For work , I use the rule of three to limit tasks to three. So I have boiled it down to basically two lists keep in a simple spiral notebook, a capture list, which is everything and a task list. I work most of my time from the task list and replenish it when there are zero or one tasks on the list. This serves to keep my focus on priorities, while giving me the peace of mind of knowing the capture list has all of possibilities and responsibilities captured in one place. As life happens things go onto the capture list and get pulled to the task list as I replenish based on what must get done. I list tasks as specific things that can be done in less than a day, so I move things forward.

                In my personal life, I limit major project to three and use a system I devised a few years ago to get the project accomplished. I have found the way to get lots done is to limit project lists to three but get these small lists done and move on. A laundry projects rarely gets done, but if you keep sailing through small lists you accomplish more in the long run. My blog has the system I am using described there and a link to a site where there are excerpts of the goal achievement book for those who are interested.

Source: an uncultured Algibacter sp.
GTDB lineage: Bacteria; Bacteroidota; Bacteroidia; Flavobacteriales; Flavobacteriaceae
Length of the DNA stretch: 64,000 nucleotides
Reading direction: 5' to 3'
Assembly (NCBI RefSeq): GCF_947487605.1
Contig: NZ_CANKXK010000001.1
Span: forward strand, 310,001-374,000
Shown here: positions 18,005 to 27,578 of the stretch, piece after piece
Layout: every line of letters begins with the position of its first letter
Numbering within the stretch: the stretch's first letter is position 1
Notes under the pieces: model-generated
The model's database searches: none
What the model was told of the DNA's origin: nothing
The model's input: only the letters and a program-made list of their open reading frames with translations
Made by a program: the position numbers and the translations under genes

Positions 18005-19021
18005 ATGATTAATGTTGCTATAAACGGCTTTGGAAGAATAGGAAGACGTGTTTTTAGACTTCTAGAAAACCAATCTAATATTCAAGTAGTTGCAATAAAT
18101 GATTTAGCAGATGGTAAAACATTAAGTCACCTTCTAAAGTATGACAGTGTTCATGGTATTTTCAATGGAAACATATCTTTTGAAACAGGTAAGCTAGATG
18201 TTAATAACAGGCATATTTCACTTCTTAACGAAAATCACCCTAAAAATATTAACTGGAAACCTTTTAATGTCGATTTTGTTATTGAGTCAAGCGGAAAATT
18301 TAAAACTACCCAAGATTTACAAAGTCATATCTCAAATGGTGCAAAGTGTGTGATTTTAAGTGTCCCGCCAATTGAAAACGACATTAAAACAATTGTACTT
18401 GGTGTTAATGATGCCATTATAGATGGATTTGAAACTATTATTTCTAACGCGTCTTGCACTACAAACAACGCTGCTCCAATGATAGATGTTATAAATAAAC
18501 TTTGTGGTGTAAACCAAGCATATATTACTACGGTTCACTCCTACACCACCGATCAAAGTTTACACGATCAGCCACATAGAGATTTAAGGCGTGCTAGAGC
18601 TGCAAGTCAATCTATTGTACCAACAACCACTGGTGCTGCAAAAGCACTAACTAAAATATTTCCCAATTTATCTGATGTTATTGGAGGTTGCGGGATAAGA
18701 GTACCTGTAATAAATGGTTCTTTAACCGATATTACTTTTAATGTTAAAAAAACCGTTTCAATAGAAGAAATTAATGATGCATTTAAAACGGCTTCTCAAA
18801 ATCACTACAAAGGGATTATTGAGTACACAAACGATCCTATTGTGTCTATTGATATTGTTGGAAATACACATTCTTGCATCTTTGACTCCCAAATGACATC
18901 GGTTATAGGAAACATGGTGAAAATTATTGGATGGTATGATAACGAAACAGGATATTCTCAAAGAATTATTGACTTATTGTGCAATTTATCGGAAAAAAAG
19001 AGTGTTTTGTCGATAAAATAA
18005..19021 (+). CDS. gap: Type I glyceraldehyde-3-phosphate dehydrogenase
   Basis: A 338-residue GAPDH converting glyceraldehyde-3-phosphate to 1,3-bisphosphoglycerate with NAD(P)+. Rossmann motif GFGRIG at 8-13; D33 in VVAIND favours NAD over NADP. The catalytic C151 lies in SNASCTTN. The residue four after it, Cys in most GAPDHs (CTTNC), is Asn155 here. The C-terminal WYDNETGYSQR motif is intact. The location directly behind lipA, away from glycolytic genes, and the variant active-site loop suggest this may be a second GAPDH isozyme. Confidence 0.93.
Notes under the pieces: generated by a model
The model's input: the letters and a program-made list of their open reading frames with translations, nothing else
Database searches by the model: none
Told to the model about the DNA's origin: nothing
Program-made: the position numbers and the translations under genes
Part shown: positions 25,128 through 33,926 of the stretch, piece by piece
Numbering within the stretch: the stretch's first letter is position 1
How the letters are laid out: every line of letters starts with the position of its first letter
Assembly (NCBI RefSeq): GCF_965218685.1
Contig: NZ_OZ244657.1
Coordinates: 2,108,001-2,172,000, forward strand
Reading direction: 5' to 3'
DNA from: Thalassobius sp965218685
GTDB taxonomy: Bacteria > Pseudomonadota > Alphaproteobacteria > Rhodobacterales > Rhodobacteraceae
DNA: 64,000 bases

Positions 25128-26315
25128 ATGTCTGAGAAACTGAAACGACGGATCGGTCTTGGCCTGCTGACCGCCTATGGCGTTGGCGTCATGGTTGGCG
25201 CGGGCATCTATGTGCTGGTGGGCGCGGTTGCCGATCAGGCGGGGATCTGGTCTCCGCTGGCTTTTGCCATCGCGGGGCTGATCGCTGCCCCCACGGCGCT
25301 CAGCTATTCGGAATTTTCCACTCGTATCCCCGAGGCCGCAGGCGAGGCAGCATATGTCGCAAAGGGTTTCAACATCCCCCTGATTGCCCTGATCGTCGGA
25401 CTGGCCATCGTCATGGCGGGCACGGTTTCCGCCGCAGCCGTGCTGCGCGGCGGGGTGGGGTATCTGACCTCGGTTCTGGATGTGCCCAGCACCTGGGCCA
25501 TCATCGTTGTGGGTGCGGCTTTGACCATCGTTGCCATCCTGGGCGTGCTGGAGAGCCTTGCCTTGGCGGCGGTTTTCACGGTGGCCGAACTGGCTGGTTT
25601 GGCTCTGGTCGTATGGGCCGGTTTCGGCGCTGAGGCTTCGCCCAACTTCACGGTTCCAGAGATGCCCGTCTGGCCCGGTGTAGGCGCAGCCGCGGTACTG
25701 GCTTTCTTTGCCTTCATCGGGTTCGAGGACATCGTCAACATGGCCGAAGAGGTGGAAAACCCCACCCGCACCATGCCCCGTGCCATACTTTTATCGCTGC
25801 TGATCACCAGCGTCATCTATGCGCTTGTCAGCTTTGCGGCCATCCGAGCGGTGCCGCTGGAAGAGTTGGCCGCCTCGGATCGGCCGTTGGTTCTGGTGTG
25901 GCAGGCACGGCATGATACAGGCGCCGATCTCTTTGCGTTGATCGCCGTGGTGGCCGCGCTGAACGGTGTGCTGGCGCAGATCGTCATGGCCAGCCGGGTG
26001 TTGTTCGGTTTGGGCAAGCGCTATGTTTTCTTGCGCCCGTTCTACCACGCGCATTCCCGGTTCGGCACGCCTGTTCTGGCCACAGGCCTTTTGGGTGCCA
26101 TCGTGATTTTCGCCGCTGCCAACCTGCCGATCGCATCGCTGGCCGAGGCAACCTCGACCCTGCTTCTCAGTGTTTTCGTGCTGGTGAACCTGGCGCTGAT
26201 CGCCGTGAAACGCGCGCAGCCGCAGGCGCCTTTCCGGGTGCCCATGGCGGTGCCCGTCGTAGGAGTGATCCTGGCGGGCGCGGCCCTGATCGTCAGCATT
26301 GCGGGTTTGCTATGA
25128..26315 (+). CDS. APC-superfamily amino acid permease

Thanks

                Comment


                • #9
                  Here's our GTD LinkedIn Group

                  This is the GTD Enthusiasts LinkedIn group run by the David Allen Company:

                  http://www.linkedin.com/groups?mostPopular=&gid=2328651

                  Note: there is another "GTD-related" one you'll find on LinkedIn too, run by the "SolutionMan". We have no affiliation to that one.

                  Comment


                  • #10
                    Originally posted by SGTM View Post